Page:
By LERPONG AMSA-NGIAM
HUA HIN - FOR THE past several days, young Ukrainian Dayana Yastremska has astonished fans at the WTA Thailand Open with explosive groundstrokes that sent opponent after opponent packing from the True Arena.
Unlike many other big-hitters on the tour, this 18-year-old from Odessa can whip winners from both wings at will, with solid technique and great timing that makes her a coming force in women’s tennis.
The talented teenager had only been a pro for two years when she won her maiden title in Hong Kong last October, upsetting top Chinese players Zhang Shuai and Wang Qiang, along the way. But before that she sent a signal by becoming the first woman born in the 2000s to crack the top world 100, reaching the milestone last July following impressive results on the ITF circuit.
Though she grew up idolising Roger Federer, Yastremska was eager to learn from multi-Grand Slam champion Serena Williams, the queen of the power-game, when they met in the Australian Open third round last month.
“I wouldn’t say Serena Williams is my idol but she is a legend. I played her [and lost in the Australian Open] and I still have a lot of things to learn,” said the young star, who trains in Ukraine and Belgium, with former world No 1 Justine Henin as her adviser.
“However, you were born original so you have to be original. So I’m trying to be myself instead of trying to be like my idol,” added Yastremska, who dazzled the Hua Hin crowd with bullet shots that sent two-time Grand Slam winner Garbine Muguruza of Spain out of the tournament. And that was no fluke; she previously outgunned the former world No 1 in Luxembourg last year.
“Ever since I was young, I have hit the ball hard because I’m strong,” she laughed. “That’s my style and that’s something I’m improving in myself. I can play with variety as well but I feel good with the aggressive game,” added the world No 47, the youngest in the top 50 at 18 years and seven months.
In modern tennis, the power game is inarguably key to success at the very top. Serena Williams, Maria Sharapova, Muguruza and Jelena Ostapenko all rely on their big weapons to win Majors. The newly crowned Australian Open champion Naomi Osaka, who bagged the US Open title before Melbourne, adds more evidence that to dominate women’s tennis you need “big guns”.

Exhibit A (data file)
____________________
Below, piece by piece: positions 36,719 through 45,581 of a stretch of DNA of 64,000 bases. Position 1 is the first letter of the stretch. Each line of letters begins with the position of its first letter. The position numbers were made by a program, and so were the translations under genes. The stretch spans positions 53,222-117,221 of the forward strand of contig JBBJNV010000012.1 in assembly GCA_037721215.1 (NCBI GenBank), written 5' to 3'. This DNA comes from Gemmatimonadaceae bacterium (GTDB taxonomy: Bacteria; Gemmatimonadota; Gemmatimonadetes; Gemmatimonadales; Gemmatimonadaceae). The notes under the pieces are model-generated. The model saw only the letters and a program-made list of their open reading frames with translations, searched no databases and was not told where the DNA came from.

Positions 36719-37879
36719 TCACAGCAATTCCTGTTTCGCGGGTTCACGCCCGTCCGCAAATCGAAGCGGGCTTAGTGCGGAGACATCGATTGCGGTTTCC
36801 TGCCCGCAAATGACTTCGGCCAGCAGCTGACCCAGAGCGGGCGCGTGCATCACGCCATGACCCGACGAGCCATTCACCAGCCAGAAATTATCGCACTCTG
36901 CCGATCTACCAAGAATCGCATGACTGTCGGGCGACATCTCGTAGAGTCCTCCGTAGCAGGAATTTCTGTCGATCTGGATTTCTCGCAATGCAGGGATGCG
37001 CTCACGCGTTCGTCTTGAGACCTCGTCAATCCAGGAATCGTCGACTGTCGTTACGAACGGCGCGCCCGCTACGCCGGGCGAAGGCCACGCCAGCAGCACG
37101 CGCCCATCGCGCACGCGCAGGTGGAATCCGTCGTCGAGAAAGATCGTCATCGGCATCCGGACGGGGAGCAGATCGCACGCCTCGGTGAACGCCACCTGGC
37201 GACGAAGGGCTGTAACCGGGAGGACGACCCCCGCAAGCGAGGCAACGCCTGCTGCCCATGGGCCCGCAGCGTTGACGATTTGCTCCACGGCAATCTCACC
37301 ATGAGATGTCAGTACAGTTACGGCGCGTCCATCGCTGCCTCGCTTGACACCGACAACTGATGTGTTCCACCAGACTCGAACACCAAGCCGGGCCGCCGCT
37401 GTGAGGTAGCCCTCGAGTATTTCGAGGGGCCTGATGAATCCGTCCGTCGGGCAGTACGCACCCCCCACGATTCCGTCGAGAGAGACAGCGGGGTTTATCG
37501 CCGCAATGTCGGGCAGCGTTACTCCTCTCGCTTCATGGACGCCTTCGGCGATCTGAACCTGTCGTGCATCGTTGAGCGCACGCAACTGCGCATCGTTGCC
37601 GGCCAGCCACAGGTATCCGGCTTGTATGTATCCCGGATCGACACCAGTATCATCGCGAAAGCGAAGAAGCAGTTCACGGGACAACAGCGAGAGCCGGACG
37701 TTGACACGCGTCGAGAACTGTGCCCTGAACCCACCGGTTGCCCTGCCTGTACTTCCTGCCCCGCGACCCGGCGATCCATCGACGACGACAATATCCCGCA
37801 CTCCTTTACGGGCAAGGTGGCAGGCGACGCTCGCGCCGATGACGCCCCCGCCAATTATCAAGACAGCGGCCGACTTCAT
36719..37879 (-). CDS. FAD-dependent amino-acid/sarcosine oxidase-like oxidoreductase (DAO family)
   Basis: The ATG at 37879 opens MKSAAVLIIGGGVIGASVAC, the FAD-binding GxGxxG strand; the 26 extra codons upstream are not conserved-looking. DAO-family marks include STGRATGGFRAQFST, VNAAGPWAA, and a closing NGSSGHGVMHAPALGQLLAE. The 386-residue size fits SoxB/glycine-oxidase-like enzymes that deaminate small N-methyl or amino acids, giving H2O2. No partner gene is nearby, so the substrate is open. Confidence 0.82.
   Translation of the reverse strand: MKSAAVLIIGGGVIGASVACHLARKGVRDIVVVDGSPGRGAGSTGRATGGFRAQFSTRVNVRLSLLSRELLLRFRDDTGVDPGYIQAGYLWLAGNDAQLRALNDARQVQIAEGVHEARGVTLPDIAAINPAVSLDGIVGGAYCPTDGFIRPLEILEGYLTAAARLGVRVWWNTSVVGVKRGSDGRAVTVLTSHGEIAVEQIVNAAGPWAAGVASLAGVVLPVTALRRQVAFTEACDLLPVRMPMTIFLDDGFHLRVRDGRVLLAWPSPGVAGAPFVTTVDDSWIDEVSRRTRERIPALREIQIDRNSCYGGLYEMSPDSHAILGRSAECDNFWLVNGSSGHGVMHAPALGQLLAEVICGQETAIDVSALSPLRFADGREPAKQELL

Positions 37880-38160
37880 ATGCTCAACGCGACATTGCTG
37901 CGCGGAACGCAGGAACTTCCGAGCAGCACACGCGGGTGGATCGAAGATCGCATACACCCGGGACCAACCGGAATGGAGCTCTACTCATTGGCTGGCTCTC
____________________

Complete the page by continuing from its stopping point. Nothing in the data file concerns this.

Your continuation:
“Osaka is powerful, but she is also clever. She can be aggressive but at the same time very calm. I can see many qualities in her,” Yastremska said of the current world No 1. “ So if you feel good with an aggressive game you have to keep doing that. But not everybody can do that as it depends on their style.”
A tech-savvy youngster, the teenage sensation surprised everyone at the True Arena by stopping to pay her respects at the local spirit house every day. No matter how fast the pace of the world today, young Yastremska still believes that science can’t explain everything.
“I saw people pay their respects to it and I felt I should do the same too. I believe there’s a power in that,” she said.
Yastremska was into her second WTA final and playing Australian Ajla Tomljanovic in Hua Hin yesterday. A see-saw clash saw Tomljanovic level at one set all to force a tiebreak before Yastremska triumphed 2-6 6-2 6-4 (7-3) to lift the trophy and guarantee a career best top 40 place. But it’s obvious she has the potential to much further – at least top five, according to former world No 9 Paradorn Srichaphan. She is in no rush to become the best, however.
“I set a goal at the beginning of this year to be in the top 20 and show my best tennis in Grand Slams. It’s important for me to gain as much experience as possible in Grand Slams. Next year I will set a goal of winning a Grand Slam.”